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Oreo Ad Snow White – A Clever Play on a Timeless Tale

Oreo Ad by Oreo
Oreo Ad by Oreo

Oreo Ad Analysis

Oreo’s are a staple favorite of many people throughout the world. Growing up, Oreo’s were a regular as part of the dessert table to enjoy after dinner with milk or to have on hand for a snack at any time during the day. Their ubiquitous appeal has made Oreo a household name and one that the vast majority of people can recognize. One look at their logo is all it takes to know that you’re looking at an Oreo product. A tasty cookie filled with two delicious layers of chocolatey goodness sandwiched by white frosting filling…who could resist? This is the Oreo Ad.

History of Oreo Cookies

Oreo’s were created by the National Biscuit Company (NBC) in 1912. Even then, they had two distinct layers of chocolate and vanilla. The original Oreo cookie was called the Hydrox, which is still used for an alternate product. It wasn’t until several years later, when Nabisco took over NBC, that they began to package their most famous cookies as Oreo’s, a name that was created from the combination of “or” and “re,” meaning to be all of one flavor.

It wasn’t until 1948 that Oreo put out its first television ad. Unfortunately, it aired only once and was not heard of again for 30 years. This ad featured an animated white dove and was only aired for five seconds. In this one commercial, the cookie that we all have come to know and love had its basis created, as the ad itself has become iconic in advertising history.

Newest Oreo Ad

Oreo’s Snow White and the Seven Dwarfs ad is a clever take on the classic fairy tale, featuring a tall glass of milk representing Snow White and seven Oreo cookies representing the dwarfs. The ad is presented as a tie-in with a production of Snow White and the Seven Dwarfs on Broadway. It is meant to bring the classic story closer to people’s everyday lives and make it more relatable.

Ad Strategy

The ad is designed to conjure the imagery of Snow White and her companions in the classic fairy tale. At first glance, the viewer has no context other than the glass of milk and line of cookies behind it. It is only when the eye is drawn down that one realizes the image is related to the Snow White story, causing you to reexamine the idea in that context.

The minimalist approach in the ad, which makes the meaning initially unclear until further examination. Which is a classic example of a “double-take” technique. This ad draws the viewer in because it makes you look twice at the image. After seeing the connection to Snow White and her companions, you are left with a sense of amusement. While also feeling satisfied as you have connected two pieces of information that are separate.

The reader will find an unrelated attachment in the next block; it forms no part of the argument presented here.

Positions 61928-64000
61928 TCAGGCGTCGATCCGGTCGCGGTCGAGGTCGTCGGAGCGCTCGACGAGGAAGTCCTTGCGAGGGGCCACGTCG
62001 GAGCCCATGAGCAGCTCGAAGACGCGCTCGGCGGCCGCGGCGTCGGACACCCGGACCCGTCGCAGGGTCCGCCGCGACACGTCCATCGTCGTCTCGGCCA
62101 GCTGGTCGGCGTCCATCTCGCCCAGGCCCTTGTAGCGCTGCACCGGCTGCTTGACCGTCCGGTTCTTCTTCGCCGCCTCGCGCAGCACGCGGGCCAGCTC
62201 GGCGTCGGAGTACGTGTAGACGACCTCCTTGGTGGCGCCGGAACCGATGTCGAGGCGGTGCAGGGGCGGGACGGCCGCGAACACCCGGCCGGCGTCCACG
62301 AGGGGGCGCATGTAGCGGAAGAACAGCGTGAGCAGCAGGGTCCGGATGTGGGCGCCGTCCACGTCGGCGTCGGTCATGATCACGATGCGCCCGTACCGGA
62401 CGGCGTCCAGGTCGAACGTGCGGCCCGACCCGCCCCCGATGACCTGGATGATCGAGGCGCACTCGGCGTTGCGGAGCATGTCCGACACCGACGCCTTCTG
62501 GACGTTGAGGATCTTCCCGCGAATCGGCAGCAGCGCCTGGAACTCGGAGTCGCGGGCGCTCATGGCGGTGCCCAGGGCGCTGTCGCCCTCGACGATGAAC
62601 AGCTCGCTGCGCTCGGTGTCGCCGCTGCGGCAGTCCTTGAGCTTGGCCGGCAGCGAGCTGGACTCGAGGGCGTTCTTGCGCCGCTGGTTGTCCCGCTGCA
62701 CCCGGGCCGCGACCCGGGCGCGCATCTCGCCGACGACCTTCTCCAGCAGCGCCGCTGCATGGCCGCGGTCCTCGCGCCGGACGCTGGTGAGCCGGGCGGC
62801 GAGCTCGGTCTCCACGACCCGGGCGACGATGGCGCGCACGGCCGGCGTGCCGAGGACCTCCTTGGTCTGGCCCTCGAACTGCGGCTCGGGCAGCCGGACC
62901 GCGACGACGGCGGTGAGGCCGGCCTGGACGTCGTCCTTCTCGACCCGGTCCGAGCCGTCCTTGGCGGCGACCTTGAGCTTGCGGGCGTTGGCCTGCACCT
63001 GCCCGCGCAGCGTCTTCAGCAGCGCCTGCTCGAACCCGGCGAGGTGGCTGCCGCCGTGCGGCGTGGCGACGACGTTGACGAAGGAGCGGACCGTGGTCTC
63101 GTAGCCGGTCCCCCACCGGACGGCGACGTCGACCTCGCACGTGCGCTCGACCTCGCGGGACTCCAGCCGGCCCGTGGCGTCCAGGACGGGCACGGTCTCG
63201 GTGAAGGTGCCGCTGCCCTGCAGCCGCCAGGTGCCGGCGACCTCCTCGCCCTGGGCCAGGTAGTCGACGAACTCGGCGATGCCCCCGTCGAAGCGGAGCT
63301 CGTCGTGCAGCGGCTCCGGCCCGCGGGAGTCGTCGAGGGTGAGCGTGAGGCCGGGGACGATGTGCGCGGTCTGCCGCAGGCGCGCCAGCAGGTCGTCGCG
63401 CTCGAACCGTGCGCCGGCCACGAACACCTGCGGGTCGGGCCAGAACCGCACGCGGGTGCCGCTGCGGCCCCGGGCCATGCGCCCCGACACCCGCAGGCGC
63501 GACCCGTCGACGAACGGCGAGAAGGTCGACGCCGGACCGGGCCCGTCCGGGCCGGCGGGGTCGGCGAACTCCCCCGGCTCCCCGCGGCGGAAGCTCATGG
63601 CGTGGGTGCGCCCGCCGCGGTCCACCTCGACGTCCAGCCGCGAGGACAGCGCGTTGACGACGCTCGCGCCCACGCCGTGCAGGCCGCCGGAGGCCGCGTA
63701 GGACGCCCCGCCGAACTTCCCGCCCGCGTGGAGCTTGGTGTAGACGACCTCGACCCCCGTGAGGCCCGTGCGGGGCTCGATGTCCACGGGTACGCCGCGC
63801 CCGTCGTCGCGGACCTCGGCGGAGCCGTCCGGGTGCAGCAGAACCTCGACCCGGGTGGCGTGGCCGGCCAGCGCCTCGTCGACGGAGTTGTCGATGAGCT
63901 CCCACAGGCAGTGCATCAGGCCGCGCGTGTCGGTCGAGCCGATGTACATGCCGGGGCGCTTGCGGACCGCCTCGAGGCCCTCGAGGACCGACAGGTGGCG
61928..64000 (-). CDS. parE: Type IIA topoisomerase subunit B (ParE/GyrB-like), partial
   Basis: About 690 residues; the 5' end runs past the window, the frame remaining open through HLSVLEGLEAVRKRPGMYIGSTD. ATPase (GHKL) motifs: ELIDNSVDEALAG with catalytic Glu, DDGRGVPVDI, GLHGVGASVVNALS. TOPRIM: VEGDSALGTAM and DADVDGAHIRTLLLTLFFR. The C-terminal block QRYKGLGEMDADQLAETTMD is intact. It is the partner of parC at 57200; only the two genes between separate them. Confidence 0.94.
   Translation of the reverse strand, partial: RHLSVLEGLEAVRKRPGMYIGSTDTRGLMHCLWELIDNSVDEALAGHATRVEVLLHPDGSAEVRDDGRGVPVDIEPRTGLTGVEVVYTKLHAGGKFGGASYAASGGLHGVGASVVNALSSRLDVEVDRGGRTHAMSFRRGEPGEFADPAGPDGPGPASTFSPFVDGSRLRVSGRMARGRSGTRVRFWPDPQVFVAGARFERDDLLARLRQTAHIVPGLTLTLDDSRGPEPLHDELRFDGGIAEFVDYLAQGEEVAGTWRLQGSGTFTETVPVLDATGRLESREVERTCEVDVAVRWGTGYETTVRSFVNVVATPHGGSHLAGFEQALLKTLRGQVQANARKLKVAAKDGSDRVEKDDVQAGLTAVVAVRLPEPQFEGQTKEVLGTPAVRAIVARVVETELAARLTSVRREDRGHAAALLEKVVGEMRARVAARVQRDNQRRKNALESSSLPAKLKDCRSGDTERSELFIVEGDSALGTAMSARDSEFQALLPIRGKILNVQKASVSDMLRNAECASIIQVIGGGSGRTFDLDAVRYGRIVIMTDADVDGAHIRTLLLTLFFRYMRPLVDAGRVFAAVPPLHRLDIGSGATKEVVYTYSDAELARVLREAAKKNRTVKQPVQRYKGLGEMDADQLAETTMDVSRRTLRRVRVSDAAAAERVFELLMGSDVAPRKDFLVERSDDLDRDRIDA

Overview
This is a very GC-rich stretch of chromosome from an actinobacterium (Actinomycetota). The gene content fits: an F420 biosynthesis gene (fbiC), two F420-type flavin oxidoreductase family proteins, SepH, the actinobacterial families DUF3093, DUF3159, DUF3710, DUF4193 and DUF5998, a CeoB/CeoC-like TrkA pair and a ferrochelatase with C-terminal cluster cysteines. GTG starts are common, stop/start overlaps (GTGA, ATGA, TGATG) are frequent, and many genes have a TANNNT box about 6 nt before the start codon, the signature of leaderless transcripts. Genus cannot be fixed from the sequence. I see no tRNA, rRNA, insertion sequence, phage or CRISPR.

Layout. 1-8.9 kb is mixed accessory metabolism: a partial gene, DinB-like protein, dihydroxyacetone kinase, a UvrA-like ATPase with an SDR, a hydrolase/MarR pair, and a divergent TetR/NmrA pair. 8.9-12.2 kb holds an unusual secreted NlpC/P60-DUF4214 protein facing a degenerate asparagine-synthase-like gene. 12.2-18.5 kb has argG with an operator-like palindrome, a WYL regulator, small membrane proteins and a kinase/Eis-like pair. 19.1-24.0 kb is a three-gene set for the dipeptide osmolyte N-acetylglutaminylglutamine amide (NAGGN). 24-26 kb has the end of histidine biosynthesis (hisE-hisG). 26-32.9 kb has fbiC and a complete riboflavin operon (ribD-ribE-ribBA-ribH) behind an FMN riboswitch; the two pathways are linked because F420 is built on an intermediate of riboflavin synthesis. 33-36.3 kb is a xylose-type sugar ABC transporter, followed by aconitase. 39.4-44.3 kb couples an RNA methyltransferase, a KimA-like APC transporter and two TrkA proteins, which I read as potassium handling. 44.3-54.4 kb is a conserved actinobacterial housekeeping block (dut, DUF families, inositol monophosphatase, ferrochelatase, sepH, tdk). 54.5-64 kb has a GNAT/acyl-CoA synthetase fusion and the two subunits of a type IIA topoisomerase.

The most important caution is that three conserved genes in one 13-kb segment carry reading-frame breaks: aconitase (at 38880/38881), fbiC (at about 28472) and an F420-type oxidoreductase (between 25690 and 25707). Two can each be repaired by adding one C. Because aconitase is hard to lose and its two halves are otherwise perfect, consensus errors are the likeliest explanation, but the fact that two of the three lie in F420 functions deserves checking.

The “double-take” technique is popular among advertisers because it causes the viewer to stop and examine an image. Thus creating the feeling of being in on some kind of inside joke. It also gives the ad a sense of humor that leaves audiences feeling like they want more.

Target Audience

The ad appeals to a mass audience. It is meant to be watched and enjoyed by people of all ages. The age range targeted is broad, as the fairy tale is one that can be appreciated by children and adults alike. Oreo has kept the product itself in line with this more family-friendly approach. As seen on their website, where they have jingles and games designed to appeal to younger children.

Oreo’s Snow White and the Seven Dwarfs ad is unique in its portrayal of an iconic fairy tale. The play on words used in the title is meant to draw attention and make it a fun story to tell. The subtlety employed by Oreo makes this a playful ad that appeals to both children and adults. Therefore the parallels between the image and the story are recognizable at all ages. And with its tie-in the Broadway play, the ad also appeals to theater-goers and lovers of musicals.

What the Ad Says About Oreo

The ad reinforces Oreo’s iconic status by using a classic fairy tale that children typically enjoy. In addition, the ad uses a play on words to make it fun yet not childish. Moreover placing the cookies within the story’s context and making them obvious when you see them for what they are. This approach connects with younger generations who are familiar with the story. As well as older ones who remember seeing it in their youth.

This ad strategy is meant to be fun and clever, reinforcing the friendly nature of the cookie brand. While Oreo is a worldwide name that many recognize, they have not given up their roots. The cookies and advertising are still as American as ever, giving people something familiar rather than exotic or foreign to enjoy when they feel like a snack.

First Impression

This ad is clever and makes use of an established fairy tale to make the cookies relatable. The “dwarves” are all easily recognizable Oreo cookies, while the milk represents Snow White herself in the story, with the glass of white milk towering over the smaller cookies. This ad does not take itself too seriously yet presents a fun visual that people of all ages can appreciate.

Conclusion

The ad is successful on multiple levels, as it connects with a broad audience and uses humor to draw them in. In addition, the use of an established work of fiction allows the product itself to be appreciated by people who may not even like Oreo cookies, making this a clever ad that appeals to all demographics.

Through a play on words and clever visuals, Oreo has successfully placed their cookies within a context that most people will recognize. This strategy utilizes humor to connect with its audience while emphasizing Oreo’s roots as a classic American product. The result is an ad that appeals to a broad audience and endearingly promotes the company.

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Thank you,

Sarkis A.

The Ad Digest

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